The new year is a great time to organize and make our homes spiffy. Sorting, purging, and donating can be quite cathartic when the end result is a clean, cleared, and clutter-free space.
The only problem? The leftover torn and stained clothes and old worn out shoes and blue jeans I was preparing to simply throw away into the trash left me with nagging “green guilt”. I realized there must be another alternative to adding to the over-burdened landfills. DiggersList has helped prevent tons of home-improvement-related waste from ending up there, why not my clothing as well?
You see, a big part of organizing our homes involves sorting through pounds of clothing, which according to an article titled “EarthTalk: Recycling Worn Out Clothing.” on thegoodhuman.com, “Ninety-nine percent of used textiles are recyclable.” The article goes on to report, “According to the non-profit Institute for Local Self-Reliance, textiles make up about four percent of the weight and eight percent of the volume of all municipal solid waste in the U.S. The commercial recycling company U’SAgain—which runs private for-profit recycling services in Atlanta, Chicago, Dallas, Minneapolis, Seattle, St. Louis and elsewhere—finds that some 85 percent of the 70 pounds of textiles the average American purchases each year ends up land-filled.”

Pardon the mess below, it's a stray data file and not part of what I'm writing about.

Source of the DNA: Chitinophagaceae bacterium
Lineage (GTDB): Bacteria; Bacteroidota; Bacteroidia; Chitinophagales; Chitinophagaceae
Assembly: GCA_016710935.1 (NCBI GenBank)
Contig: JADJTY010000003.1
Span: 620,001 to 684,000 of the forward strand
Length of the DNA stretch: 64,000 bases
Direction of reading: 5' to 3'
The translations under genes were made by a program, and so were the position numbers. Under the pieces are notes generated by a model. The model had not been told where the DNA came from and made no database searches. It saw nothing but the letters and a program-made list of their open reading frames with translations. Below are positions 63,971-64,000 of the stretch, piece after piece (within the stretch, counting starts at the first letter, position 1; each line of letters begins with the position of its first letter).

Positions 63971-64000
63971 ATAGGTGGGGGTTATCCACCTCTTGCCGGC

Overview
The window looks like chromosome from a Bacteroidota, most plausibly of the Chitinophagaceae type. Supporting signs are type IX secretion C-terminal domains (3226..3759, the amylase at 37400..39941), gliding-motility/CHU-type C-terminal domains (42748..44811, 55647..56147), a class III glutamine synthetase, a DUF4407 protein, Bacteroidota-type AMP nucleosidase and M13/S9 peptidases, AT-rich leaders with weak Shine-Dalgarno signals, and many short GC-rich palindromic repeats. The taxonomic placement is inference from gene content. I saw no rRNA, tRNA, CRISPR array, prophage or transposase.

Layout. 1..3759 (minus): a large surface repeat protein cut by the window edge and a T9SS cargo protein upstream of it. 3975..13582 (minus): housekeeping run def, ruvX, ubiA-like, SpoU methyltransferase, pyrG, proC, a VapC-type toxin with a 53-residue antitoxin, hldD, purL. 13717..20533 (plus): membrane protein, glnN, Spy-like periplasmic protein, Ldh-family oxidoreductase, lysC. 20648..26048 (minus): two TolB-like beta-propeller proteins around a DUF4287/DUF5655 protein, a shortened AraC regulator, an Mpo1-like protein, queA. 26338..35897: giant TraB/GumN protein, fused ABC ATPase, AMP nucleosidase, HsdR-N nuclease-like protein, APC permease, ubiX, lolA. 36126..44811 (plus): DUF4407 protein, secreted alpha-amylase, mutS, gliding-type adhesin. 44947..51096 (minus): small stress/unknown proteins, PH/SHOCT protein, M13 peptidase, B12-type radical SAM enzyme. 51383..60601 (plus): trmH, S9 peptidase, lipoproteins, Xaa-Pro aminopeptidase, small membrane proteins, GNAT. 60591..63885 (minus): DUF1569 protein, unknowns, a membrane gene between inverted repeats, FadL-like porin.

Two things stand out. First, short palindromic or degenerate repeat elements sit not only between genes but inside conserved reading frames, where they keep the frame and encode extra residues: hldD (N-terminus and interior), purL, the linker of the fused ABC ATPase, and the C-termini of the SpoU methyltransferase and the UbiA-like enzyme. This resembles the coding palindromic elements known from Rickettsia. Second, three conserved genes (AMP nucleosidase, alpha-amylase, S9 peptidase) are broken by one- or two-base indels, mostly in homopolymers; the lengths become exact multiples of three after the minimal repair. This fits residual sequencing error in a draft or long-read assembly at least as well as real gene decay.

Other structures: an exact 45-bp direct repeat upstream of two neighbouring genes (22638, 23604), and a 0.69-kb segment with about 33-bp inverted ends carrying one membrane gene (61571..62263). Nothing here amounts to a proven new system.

Here are some great ways to recycle clothing that is over-worn, stained, ripped, unwearable, etc., and turn them into building materials to extend its potentiality indefinitely:
- Goodwill & Salvation Army: These charities accept unusable clothing, and give them to textile recyclers (NOTE: To give them a hand, please pre-sort and bag up your usable from unusable clothing, and mark bags accordingly). Clothes then are often made into mattress filling, carpet underlay, and upholstery, among other items. Visit their websites for pick-up scheduling or drop-off locations near you. Photo courtesy of nakedbinder.com.
- CottonFromBlueToGreen.org: This hard-working non-profit uses old/used blue jeans/denim and recycles them into insulation, then donates this new material for homes built by Habitat for Humanity. Visit their website for more information, and how/where to donate your denim (NOTE: currently, there are no denim drives scheduled, stay tuned and check in to their website for future events). Top and thumbnail photo courtesy of CottonFromBlueToGreen.org. UPDATE: this site is NO LONGER accepting donations.
- Nikereuseashoe.com: Nike developed this program that takes the rubber, foam, and upper material of a shoe, separates them, then grinds them up to be recycled into rubber running tracks, fabric padding under basketball courts, and foam surfacing for tennis courts and playgrounds. Visit their website or call a local Nike outlet for shoe drop-off and donation information. Photo courtesy of hamptons.com.
Have you ever heard of these programs? If not, what do you think?